(If you're just coming to the blog and want to read from the beginning of the trip, start here.)
Day 6: Purmamarca to Pozo Hondo
Distance: 475 kilometers
Today was the start of our trek back home. By this point, we'd gotten pretty good at motorcycle travel. Within an hour of waking up, we had the bike all packed and ready to go.
When we had planned the trip, we had a good sense of how we would spend the first five days. There were places we wanted to see, so we had figured out how far we had to go each day to fit it all in. But the last leg of the trip was much more flexible. We knew we had three days to travel about 1,650 kilometers. Past that, we hadn't decided where we would stay or what roads we would take.
Overall it was a very pleasant day of riding. We hadn't made it back to the plains yet, so the roads still curved and the landscape changed every couple of hours. First, we left the desert behind and passed through gritty Jujuy. In the south of Salta province, the terrain was more wooded, with hills in the backdrop and plenty of fields and farm animals. It was the type of ride where you could just sit back and enjoy.
I have been on trips where the food was half the point — Rome, Barcelona, Mexico. But not this trip. We ate at gas stations half the time. Our diet consisted mostly of pasta, steak and pizza. Ravioli felt a speciality food. I'm not saying that this sandwich in Metan was a sophisticated culinary achievement. But it did have more than two ingredients. And considering that butter, a slab of white cheese, a slab of ham and sliced bread passes for a sandwich a lot of the time in Argentina, it was a damn good sandwich.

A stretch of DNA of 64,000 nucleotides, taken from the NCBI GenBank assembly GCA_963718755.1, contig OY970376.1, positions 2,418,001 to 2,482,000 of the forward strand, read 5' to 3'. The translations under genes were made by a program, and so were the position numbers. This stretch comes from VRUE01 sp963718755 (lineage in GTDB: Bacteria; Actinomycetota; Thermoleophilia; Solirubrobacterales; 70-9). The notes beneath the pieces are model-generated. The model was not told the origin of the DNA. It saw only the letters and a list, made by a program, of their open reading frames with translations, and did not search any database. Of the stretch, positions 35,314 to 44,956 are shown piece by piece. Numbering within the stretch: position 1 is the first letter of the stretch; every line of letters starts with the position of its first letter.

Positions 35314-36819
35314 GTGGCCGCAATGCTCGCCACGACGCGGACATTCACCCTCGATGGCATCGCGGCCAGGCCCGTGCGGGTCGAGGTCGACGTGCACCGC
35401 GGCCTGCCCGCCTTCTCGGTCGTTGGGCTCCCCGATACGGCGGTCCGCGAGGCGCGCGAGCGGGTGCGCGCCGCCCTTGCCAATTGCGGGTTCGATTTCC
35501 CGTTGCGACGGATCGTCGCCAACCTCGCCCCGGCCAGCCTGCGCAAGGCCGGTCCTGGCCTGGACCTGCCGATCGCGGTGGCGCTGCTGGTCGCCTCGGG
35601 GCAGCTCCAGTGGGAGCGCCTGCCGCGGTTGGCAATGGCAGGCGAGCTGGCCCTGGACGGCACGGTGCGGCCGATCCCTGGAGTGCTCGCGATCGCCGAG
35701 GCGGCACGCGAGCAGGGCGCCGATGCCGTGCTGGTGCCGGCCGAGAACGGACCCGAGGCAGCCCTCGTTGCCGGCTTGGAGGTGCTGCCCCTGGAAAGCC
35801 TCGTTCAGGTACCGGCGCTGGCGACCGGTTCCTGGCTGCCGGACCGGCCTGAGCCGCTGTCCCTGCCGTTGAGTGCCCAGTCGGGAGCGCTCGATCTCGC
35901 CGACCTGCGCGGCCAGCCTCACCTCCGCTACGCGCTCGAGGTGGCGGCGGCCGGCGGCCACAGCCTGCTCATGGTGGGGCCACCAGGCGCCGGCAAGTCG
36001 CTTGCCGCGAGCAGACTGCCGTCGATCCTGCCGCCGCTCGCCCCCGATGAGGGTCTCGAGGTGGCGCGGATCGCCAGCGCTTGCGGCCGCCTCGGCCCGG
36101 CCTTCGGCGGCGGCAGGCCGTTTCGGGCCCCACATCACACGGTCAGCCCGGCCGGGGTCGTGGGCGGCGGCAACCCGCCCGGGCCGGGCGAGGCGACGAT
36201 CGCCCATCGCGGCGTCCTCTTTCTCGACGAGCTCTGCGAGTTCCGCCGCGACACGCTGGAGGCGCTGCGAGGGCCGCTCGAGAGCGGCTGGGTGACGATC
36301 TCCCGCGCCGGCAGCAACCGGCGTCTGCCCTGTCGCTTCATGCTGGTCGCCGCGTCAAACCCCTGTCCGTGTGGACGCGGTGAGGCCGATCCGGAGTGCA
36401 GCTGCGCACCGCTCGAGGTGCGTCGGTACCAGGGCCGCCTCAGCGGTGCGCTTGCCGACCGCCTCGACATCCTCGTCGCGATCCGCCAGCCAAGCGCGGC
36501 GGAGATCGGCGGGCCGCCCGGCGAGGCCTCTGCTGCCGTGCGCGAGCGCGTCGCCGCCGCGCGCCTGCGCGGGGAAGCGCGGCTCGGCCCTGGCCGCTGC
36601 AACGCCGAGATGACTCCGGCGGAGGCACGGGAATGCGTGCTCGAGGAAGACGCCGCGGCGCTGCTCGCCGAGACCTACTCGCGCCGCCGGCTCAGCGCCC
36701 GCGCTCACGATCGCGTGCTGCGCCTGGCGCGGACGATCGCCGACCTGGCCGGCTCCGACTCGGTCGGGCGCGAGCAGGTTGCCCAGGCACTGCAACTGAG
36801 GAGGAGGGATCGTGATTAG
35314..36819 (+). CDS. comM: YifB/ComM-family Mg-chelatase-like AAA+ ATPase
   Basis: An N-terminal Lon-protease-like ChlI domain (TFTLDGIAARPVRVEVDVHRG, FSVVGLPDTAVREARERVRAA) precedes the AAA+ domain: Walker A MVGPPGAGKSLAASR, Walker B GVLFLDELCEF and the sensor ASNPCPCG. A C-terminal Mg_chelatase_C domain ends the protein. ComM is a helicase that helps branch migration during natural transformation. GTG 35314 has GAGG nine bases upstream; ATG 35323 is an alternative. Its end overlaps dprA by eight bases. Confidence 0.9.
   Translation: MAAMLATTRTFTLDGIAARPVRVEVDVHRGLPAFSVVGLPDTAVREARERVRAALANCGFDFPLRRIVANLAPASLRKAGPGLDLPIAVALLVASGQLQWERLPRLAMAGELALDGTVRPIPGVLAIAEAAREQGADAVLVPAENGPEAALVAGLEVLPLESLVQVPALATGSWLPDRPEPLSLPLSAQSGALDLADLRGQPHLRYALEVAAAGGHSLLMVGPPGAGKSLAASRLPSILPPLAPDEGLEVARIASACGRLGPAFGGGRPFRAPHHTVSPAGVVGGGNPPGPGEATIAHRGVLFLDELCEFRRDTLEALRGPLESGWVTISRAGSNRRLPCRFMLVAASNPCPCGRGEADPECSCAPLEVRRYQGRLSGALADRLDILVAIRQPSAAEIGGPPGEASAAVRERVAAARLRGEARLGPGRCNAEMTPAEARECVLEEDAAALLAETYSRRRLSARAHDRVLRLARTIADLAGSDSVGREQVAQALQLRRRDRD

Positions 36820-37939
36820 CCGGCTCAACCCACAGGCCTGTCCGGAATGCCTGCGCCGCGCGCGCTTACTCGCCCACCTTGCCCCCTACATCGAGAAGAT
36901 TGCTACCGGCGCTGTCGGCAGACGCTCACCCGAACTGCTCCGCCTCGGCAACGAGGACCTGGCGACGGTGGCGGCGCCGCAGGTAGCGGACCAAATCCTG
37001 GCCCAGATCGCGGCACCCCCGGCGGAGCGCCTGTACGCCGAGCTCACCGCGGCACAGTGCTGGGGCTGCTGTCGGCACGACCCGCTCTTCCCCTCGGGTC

We had thought at the beginning of the day that maybe we could get to Santiago de Estero. But around 4:30, we reached a town about 80 kilometers north, and decided to call it a day. We asked someone at the entrance to the town if there was camping nearby, and he said we could camp in the town square. We drove through town to see if that was a good idea. The town square was a big mostly-grassy field, but we didn't feel like being stared at all evening. We asked a passing cop where we could camp, and he gave us directions to the town's "hotel". So we headed out of the town a little ways, found a spot on the side of the road and made camp.
I was nervous about this arrangement. My mother had been worried we would get attacked by bandits on our trip. While back in Buenos Aires, this had sounded ridiculous. But off on the side of this road, I wasn't quite as confident. About an hour after we arrived, a man approached our camp. "I'm not police or anything," he said, "I work for the town." At that point, we figured we were about to get kicked out.
Instead he hung out with us for half an hour. "We see a lot of tourists around here," he told us, "but not like this," gesturing at our campsite. He even offered to let us camp in his yard up the road, if we wanted someplace safer. But after this, I was no longer worried about bandits and happy to snuggle into my sleeping bag.
Continue to Day 7...